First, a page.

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Publishers Weekly Review
In this latest installment of McCall Smith's Isabel Dalhousie series, when an Australian philosopher named Jane Cooper comes to Edinburgh, she asks Isabel to trace her family history. Jane knows almost nothing of the woman who gave her up for adoption 40 years earlier, except her name and that she is deceased. Isabel gladly jumps in to help, eventually finding former college friends, boyfriends, and lovers. Narrator Davina Porter-who has read many McCall Smith titles-is, as always, perfection. She rolls out a Scottish brogue and a variety of regional accents, renders an acceptable Australian accent, and creates believable voices for the novel's many characters. Her voice is soft and smooth, pleasingly musical, and endlessly enthralling. The story doesn't rely on action-packed thrills or volatile emotional drama, but on the thought-provoking and touching contemplations of Smith's protagonist-and for this Porter is the ideal narrator, making for a gentle but entertaining listen. A Pantheon hardcover. (Dec.) (c) Copyright PWxyz, LLC. All rights reserved.
*Starred Review* In Taking Tea, McCall Smith says, I get accused of being a Utopian writer. People say I see the world through rosy spectacles. This criticism might seem best to apply to the Isabel Dalhousie series, of which this novel is the eighth. Isabel is the fortysomething, well-heeled editor of a philosophical review in Edinburgh. Early in the tale, as she's mentally recounting her blessings a baby beyond the age when she could expect one, a handsome fiance much younger than she, financial and professional independence Isabel stops herself, fearing Nemesis. And this is where the Utopian criticism falls apart in the Dalhousie series and in Smith's other works. He focuses on the rose, surely, of well-ordered lives and in his good, striving main characters, but the worm is always on the rose, or crawling nearby (especially in the No. 1 Ladies' Detective Agency novels). Isabel does, after all, run the Review of Applied Ethics and confronts daunting ethical dilemmas, not just in the philosophical-ethical puzzles of her journal but also as she tries to help people who are caught up in tricky choices, whose unseen consequences can make or break the rest of their lives.This totally absorbing novel has as its primary focus the grip of the past, as Isabel helps a woman given up for adoption find her biological father. Isabel is everything you'd want in a philosopher, but she is also quirky and witty and made more human by the longing she still sometimes feels for a beautiful but bad love in her past. Far from being Utopian, The Forgotten Affairs of Youth is filled with both spires and spikes, like Edinburgh itself. HIGH-DEMAND BACKSTORY: McCall Smith is remarkably prolific, but the number of his books never seems to saturate his market. His adoring readers will queue up for this one, as they always do.--Fletcher, Connie Copyright 2010 Booklist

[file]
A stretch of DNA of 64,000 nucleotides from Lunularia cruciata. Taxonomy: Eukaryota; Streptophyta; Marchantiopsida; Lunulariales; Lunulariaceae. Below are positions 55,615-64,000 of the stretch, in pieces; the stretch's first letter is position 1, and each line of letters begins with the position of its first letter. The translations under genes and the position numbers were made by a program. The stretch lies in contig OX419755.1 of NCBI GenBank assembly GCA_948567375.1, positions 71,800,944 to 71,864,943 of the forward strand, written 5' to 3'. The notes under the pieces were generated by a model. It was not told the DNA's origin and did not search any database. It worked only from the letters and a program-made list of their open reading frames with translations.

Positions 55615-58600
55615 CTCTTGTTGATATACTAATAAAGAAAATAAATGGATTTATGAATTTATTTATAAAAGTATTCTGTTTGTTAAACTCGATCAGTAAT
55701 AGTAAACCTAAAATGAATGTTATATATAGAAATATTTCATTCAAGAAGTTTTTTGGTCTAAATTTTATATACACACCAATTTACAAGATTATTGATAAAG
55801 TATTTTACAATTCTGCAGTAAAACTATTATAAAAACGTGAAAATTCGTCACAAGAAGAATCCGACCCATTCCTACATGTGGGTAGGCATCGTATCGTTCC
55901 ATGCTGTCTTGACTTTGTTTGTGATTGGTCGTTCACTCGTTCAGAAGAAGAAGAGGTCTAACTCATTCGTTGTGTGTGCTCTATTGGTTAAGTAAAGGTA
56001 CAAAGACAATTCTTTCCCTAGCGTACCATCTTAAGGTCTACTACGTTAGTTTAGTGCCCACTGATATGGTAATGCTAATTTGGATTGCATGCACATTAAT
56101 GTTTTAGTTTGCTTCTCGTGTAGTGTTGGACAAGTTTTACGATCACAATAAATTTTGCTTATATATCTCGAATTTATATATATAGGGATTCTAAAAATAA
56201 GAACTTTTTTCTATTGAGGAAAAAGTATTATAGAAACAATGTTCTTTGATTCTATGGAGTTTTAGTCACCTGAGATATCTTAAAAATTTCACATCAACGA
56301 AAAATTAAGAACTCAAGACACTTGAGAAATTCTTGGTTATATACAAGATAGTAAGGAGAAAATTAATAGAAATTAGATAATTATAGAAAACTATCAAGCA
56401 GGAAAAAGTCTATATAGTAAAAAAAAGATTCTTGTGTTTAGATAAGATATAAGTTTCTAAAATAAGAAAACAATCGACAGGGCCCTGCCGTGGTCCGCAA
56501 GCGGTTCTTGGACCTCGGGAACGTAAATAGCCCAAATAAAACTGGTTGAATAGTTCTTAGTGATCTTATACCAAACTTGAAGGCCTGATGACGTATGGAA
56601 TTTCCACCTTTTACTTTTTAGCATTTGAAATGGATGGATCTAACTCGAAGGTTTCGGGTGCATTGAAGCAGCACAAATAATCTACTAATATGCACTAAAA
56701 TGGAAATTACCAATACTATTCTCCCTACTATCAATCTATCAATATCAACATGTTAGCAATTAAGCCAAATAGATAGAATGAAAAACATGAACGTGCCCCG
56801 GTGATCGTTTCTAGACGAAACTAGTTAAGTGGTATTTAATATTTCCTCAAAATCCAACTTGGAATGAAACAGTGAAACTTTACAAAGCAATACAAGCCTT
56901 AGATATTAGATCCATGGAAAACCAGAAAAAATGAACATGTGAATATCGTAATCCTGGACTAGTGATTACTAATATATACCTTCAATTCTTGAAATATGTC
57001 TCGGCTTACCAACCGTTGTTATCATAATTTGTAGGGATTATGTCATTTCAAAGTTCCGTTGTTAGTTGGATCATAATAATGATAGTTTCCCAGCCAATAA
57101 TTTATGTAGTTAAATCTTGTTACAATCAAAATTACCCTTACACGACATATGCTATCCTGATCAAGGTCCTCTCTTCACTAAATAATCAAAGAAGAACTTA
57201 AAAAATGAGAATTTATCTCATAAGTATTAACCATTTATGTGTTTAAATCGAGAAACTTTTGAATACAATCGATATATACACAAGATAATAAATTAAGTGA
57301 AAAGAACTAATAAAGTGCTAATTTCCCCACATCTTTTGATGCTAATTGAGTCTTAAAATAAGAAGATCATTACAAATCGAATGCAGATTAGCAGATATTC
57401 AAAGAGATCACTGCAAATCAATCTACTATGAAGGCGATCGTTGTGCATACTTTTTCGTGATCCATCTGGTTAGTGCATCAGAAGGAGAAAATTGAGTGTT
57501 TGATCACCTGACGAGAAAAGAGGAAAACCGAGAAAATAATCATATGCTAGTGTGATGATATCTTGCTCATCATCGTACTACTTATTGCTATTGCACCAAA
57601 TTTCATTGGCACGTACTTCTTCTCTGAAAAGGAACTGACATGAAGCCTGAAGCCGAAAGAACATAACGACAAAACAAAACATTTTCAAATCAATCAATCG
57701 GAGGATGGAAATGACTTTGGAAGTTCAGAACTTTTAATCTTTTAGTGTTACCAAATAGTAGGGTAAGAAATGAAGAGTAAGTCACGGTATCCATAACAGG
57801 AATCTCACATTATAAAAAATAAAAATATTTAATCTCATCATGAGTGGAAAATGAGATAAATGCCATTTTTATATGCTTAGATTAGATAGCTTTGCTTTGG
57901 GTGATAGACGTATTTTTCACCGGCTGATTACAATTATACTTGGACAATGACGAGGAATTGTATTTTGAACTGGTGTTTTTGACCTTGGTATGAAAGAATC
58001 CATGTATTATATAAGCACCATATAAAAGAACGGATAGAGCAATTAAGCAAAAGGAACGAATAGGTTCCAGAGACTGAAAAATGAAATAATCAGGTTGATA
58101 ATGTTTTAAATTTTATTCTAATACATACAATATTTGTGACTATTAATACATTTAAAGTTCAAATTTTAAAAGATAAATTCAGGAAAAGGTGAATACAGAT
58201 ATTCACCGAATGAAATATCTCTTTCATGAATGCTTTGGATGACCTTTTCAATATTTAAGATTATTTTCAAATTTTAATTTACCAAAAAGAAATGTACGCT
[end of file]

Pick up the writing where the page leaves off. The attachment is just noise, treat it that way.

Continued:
Kirkus Book Review
Review of Applied Ethics, accepts on his own initiative an essay written by his nephew Max? And where did Charlie, the 2-year-old son of Isabel and her fianc, bassoonist Jamie, pick up the nasty word he was heard using in his playgroup? All these questions, however, take a back seat to Australian philosopher Jane Cooper's request that Isabel help her find the man who impregnated her mother, Clara Scott, while she was still at university. Clara, long dead in a car crash, can be no help, and Isabel's far from certain that the man who took such pains to avoid leaving a paper trail so long ago will want to be part of Jane's life now. Isabel agrees to investigate anyway because it's the right thing to do, and then has to deal with the quest's unexpected complications using exactly the same moral lodestar. The woolliest of Isabel's eight adventures (The Charming Quirks of Others, 2010, etc.) at times seems little more than a catalogue of its heroine's always principled errors and misjudgments. But it shows again, and handsomely, the most lovable feature of Edinburgh: "Everything isconnected somehow."]] Copyright Kirkus Reviews, used with permission.